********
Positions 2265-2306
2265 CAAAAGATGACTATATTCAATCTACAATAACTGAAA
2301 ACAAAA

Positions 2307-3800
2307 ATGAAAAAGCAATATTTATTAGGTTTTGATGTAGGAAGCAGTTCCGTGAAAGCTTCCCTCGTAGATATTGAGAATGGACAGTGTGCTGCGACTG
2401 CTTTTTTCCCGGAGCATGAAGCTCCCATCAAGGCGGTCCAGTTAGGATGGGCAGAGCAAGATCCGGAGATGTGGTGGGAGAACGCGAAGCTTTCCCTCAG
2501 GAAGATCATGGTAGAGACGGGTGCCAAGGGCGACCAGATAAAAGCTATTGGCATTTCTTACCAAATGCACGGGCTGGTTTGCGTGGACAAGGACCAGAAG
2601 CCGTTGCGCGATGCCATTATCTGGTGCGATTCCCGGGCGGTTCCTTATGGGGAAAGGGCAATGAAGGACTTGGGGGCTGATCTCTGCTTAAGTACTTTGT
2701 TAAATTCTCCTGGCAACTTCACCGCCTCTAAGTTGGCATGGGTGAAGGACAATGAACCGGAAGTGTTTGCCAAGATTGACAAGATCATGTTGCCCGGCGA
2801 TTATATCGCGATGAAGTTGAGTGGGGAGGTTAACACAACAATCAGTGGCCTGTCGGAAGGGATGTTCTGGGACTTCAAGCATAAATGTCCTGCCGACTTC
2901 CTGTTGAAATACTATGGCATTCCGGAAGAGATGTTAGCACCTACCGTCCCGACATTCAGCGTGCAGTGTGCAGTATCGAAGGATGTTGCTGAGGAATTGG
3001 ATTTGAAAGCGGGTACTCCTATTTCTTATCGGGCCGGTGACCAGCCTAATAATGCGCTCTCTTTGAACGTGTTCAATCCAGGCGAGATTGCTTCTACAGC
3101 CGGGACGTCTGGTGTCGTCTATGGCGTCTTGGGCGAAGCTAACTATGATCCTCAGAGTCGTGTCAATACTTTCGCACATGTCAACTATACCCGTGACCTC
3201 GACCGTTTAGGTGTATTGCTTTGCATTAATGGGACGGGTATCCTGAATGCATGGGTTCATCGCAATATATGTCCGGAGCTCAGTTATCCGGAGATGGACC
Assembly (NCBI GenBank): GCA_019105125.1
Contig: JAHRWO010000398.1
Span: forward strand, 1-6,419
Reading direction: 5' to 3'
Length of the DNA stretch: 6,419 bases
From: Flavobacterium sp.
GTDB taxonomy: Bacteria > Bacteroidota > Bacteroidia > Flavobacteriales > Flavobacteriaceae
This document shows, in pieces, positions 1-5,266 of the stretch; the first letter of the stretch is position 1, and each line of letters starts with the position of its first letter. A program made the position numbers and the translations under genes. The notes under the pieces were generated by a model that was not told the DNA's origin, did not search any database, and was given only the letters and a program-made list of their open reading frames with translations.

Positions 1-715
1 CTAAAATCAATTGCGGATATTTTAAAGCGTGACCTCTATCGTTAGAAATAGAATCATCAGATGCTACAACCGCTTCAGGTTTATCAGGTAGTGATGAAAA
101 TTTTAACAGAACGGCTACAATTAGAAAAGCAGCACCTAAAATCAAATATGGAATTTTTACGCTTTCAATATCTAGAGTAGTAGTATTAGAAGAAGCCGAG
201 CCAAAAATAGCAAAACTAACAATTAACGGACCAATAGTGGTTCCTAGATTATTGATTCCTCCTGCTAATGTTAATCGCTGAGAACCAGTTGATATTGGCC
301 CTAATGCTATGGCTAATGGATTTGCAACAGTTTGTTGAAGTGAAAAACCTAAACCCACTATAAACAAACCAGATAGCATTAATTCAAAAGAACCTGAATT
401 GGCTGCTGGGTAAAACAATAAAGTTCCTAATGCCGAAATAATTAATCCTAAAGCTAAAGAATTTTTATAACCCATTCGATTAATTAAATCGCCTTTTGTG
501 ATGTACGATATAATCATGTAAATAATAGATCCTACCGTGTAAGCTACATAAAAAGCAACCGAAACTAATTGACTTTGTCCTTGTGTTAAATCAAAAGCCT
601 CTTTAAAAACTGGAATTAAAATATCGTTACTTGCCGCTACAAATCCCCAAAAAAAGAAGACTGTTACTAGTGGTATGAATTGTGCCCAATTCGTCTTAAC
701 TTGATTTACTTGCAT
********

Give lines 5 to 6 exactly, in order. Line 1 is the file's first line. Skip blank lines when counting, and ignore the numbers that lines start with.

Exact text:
2307 ATGAAAAAGCAATATTTATTAGGTTTTGATGTAGGAAGCAGTTCCGTGAAAGCTTCCCTCGTAGATATTGAGAATGGACAGTGTGCTGCGACTG
2401 CTTTTTTCCCGGAGCATGAAGCTCCCATCAAGGCGGTCCAGTTAGGATGGGCAGAGCAAGATCCGGAGATGTGGTGGGAGAACGCGAAGCTTTCCCTCAG